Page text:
W.M. van Dijk1*, J.R.F.W. Leuven1, P.S. Martens1, J. Vlaming1, J.R. Cox1, M.G. Kleinhans1
Estuaries are characterized by intertidal bars, i.e. shoals, that are encompassed by ebb and flood channels forming a multi-channel system. Division of the flow at channel junctions into the main and side channels indicates that the estuary consists of asymmetric bifurcations. While disturbances, such as shoal margin collapses (Van Dijk et al., 2019 – JGR-ES) only have a near-field effect on erosion and deposition at individual channel scale, disturbances have a far-field effect on elevation jumps and flow division at the channel junctions. Tidal asymmetry is produced by the distortion of the propagating tidal wave. We expect, therefore, that a disturbance will migrate differently through the flood- and ebb-dominated channels. Our aim is to determine how dredging and disposal affect the channel network, the tidal asymmetry, and the bifurcation asymmetry of channel junctions.
Bathymetry of the Western Scheldt (The Netherlands) since 1955 was analysed to determine tidal and bifurcation asymmetry. A Delft3D schematization of the Western Scheldt was used to isolate the effect of dredging and disposal strategies. A novel channel network extraction tool was applied to quantify the changes in the channel network, the tidal asymmetry, and the bifurcation asymmetry among the main, side and connecting channel scales.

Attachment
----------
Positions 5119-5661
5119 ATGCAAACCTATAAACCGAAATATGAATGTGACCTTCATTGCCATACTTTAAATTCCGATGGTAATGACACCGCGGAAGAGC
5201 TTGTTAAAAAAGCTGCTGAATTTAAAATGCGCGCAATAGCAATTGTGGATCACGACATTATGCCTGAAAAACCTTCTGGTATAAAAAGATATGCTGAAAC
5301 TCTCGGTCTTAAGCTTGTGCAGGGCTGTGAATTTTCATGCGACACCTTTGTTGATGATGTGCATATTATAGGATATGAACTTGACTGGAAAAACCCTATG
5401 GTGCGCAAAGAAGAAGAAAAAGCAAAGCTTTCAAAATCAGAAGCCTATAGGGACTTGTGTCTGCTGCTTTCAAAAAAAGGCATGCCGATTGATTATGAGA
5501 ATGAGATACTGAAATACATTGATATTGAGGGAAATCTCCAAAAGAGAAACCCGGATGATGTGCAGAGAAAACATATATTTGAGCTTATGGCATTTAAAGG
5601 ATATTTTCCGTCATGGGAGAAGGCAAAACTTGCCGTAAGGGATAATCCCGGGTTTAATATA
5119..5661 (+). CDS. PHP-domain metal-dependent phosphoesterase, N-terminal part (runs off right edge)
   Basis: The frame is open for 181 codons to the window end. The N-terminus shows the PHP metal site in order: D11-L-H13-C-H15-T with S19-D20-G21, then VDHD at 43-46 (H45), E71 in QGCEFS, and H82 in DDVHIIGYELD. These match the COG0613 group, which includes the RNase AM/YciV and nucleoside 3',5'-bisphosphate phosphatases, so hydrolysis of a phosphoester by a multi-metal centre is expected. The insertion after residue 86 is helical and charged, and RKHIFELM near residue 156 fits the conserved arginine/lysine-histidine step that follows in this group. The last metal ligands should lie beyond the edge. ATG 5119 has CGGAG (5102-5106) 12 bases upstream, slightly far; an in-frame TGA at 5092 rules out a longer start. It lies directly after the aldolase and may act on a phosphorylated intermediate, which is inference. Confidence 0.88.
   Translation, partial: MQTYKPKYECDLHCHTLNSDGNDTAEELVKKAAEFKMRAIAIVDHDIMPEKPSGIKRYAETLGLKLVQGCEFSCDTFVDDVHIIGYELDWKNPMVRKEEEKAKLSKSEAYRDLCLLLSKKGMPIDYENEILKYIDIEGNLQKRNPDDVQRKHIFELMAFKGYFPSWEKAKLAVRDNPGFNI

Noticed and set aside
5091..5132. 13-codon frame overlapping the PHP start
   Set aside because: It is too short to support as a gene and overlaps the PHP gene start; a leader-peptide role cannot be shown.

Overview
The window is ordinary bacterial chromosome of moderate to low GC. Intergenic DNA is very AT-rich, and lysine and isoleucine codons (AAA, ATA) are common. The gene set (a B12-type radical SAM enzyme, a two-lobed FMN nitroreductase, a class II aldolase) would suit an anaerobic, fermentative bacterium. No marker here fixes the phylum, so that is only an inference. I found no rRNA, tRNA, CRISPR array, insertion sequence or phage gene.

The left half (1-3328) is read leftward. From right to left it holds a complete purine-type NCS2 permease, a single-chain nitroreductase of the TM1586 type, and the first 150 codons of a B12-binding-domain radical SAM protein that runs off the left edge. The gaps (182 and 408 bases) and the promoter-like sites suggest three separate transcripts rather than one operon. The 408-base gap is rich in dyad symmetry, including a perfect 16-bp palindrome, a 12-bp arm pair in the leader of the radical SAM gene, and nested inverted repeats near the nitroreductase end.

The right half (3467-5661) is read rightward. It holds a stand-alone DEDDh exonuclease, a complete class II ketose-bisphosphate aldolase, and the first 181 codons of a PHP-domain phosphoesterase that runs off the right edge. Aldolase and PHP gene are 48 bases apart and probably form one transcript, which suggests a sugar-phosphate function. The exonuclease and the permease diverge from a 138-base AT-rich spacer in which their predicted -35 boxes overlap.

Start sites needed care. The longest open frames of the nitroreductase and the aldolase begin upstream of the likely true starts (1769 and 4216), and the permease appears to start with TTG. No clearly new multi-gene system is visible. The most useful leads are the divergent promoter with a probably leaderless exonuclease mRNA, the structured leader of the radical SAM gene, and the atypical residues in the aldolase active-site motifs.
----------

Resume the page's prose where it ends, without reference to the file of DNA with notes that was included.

The tidal asymmetry in the Western Scheldt, represented by peak velocity ratio and period of flood-ebb ratio, shows that the duration of the ebb flow increases with increased flow current. Disposal strategy determines the development of the tidal asymmetry. The ebb period becomes longer and stronger in case dredged sediment is disposed in the side channels. Model results show that dredging affects the bifurcation asymmetry. Dredging of the main channel leads to an increased elevation jump between the high-order channel and the bifurcating channel. We expected that the bifurcating channels would close off because the increase in elevation jump. However, both channels remained open because the bifurcation angle increased. Bifurcations become less stable with dredging, which is indicated by a decrease in the number of ebb and flood channels in the channel network. The decrease in channel numbers co-exist with the amalgamation of intertidal shoals (Leuven et al., 2016 – ESR). Side and connecting channels become shallower, increasing the elevation difference within the estuary.
We conclude that dredging and disposal affect the stability of bifurcations by increasing the ebb period and decreasing the peak velocity ratio. The stability of bifurcations is important as it is an indicator for future reduction in the number of channels and thus threatens the sustainability of the multi-channel system. This ultimately affects the area of tidal flat and the biodiversity in the Western Scheldt.
Figure 1 Extracted channel network and intertidal shoal volumes for the Western Scheldt. Right top corner shows how the bifurcation asymmetry is measured, the example indicates a symmetric bifurcation, in which the angle and bed elevation among branch 2 and 3 is equal.